What I did on my summer vacation……

By Jenny Hastings, School administrator, retired


Many of us might remember getting this essay prompt from a teacher at the beginning of a new school year. It served a good purpose in eliciting fun summer activities AND drawing attention to the fact that summer was over and school back in session. I am writing today in hopes we can all answer this question in a meaningful way for our LD children when August rolls around.

Without a doubt, LD students work harder than most to achieve a successful year. Homework done in 25 minutes by a neurotypical child may take twice that time. Studying for a test can take more repetitions for secure memory. Writing even short answers is laborious (for child and parent). And so it is that often we really want our child to “take a break” and have a “real summer”. And we want it for ourselves also. The extra work and accompanying strain wear everyone out.

It is because learning and performing at school is more difficult that I propose a different plan. Summer is a great time to solidify past learning, improve weak skills and even to work ahead to get a jump start on the challenges of the next year. It is my hope that our children can have enough fun to have that “real summer” and enough time to work with a good tutor/learning specialist or home program to keep the learning going.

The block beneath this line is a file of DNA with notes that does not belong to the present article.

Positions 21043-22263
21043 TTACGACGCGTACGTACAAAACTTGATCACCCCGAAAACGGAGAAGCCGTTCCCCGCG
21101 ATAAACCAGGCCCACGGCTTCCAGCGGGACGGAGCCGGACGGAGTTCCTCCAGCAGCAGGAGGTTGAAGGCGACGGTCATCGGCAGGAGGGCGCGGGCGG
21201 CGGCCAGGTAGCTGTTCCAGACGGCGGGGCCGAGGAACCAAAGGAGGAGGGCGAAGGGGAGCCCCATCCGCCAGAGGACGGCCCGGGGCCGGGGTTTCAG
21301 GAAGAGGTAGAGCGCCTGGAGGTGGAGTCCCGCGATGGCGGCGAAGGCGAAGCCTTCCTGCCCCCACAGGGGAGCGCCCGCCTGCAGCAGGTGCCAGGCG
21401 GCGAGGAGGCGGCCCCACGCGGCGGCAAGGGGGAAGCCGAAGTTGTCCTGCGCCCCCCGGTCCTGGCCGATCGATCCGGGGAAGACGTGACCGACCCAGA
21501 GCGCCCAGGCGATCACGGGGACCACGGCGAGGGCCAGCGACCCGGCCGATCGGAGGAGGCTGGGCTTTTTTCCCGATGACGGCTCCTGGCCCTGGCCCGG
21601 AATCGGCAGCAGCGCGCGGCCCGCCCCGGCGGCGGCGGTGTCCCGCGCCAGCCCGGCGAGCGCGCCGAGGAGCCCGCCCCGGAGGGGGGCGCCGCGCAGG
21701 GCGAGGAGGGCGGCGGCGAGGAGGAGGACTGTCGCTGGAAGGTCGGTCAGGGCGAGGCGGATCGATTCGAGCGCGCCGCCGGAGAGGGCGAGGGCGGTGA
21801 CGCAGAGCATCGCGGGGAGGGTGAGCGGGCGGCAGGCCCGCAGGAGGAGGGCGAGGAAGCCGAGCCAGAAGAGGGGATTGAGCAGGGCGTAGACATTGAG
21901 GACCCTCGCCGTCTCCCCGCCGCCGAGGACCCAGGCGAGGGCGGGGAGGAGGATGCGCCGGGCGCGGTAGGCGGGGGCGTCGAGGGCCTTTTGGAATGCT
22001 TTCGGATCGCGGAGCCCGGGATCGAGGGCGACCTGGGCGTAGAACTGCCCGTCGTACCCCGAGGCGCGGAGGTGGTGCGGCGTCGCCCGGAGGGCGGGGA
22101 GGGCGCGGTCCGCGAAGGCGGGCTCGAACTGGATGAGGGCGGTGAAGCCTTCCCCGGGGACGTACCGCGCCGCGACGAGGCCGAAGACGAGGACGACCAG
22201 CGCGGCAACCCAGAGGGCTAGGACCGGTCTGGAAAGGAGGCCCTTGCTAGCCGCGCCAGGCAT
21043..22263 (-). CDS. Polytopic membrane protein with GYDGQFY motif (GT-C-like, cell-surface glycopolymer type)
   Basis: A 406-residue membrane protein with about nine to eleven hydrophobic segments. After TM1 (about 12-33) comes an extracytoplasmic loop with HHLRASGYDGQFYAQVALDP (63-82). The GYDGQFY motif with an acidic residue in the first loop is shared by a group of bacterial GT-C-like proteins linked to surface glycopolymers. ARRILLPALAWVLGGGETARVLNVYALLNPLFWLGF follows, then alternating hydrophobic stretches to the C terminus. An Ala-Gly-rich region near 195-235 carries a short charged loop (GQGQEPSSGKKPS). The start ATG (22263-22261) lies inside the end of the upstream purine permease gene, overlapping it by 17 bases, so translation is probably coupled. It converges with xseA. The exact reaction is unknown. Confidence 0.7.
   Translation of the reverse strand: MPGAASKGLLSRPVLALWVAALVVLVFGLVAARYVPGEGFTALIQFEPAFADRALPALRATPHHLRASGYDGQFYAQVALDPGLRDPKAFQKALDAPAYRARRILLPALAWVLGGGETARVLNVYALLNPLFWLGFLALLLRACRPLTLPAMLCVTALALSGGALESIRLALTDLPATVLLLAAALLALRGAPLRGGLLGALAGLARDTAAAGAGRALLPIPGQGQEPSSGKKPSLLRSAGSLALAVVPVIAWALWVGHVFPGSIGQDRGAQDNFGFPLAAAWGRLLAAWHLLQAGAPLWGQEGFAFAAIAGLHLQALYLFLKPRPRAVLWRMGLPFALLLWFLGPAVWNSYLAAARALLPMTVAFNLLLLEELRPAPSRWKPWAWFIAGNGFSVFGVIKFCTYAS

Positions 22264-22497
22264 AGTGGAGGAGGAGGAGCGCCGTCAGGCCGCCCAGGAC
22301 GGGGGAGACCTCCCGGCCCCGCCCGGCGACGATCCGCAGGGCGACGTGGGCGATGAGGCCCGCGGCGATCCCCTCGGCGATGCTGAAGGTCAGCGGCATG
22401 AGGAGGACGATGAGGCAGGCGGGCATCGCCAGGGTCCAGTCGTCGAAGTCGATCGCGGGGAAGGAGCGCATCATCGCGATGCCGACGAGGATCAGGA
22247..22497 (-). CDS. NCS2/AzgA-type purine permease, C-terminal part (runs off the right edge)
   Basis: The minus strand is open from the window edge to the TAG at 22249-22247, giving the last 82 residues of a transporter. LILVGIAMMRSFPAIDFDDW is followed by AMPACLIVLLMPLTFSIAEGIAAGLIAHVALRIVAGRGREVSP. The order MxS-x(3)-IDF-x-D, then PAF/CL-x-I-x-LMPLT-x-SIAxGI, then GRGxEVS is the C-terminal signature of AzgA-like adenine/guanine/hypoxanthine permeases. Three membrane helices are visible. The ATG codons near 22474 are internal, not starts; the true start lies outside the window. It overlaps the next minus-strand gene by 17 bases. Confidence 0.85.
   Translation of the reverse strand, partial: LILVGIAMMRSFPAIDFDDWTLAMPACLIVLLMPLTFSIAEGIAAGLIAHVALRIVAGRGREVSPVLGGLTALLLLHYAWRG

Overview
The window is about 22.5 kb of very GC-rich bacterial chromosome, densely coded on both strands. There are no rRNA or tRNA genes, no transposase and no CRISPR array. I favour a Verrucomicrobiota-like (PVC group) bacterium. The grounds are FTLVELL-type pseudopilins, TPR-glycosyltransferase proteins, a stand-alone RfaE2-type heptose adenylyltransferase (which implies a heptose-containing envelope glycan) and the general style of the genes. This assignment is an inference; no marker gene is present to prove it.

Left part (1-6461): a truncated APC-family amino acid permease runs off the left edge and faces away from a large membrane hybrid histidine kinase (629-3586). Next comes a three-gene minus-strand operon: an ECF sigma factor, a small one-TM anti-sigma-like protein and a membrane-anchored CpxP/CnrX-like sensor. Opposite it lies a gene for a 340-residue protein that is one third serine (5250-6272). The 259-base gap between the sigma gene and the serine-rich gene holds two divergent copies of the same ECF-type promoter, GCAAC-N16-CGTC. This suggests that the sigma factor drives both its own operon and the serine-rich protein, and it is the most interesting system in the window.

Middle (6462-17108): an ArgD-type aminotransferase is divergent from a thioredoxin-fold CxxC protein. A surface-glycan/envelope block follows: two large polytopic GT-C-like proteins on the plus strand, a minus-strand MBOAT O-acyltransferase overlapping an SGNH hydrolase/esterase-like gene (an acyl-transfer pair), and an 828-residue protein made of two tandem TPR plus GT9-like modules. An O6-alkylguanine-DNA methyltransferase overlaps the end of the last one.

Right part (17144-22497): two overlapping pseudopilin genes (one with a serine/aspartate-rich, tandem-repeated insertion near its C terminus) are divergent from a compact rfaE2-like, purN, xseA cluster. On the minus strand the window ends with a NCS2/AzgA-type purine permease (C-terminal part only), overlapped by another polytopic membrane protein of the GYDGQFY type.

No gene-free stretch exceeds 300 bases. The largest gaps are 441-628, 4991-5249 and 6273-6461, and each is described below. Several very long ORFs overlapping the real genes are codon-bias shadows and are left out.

Research has alerted us to the erosion of skill development which can occur over the summer. And if a child completes a year with skill gaps and lags, it is folly to ignore the challenges this suggests for the upcoming year. It is my hope that every parent will end the school year with a good parent teacher
conference which can evaluate progress and provide recommended areas for maintenance and strengthening of skills. It is tough but our children deserve every opportunity for success!

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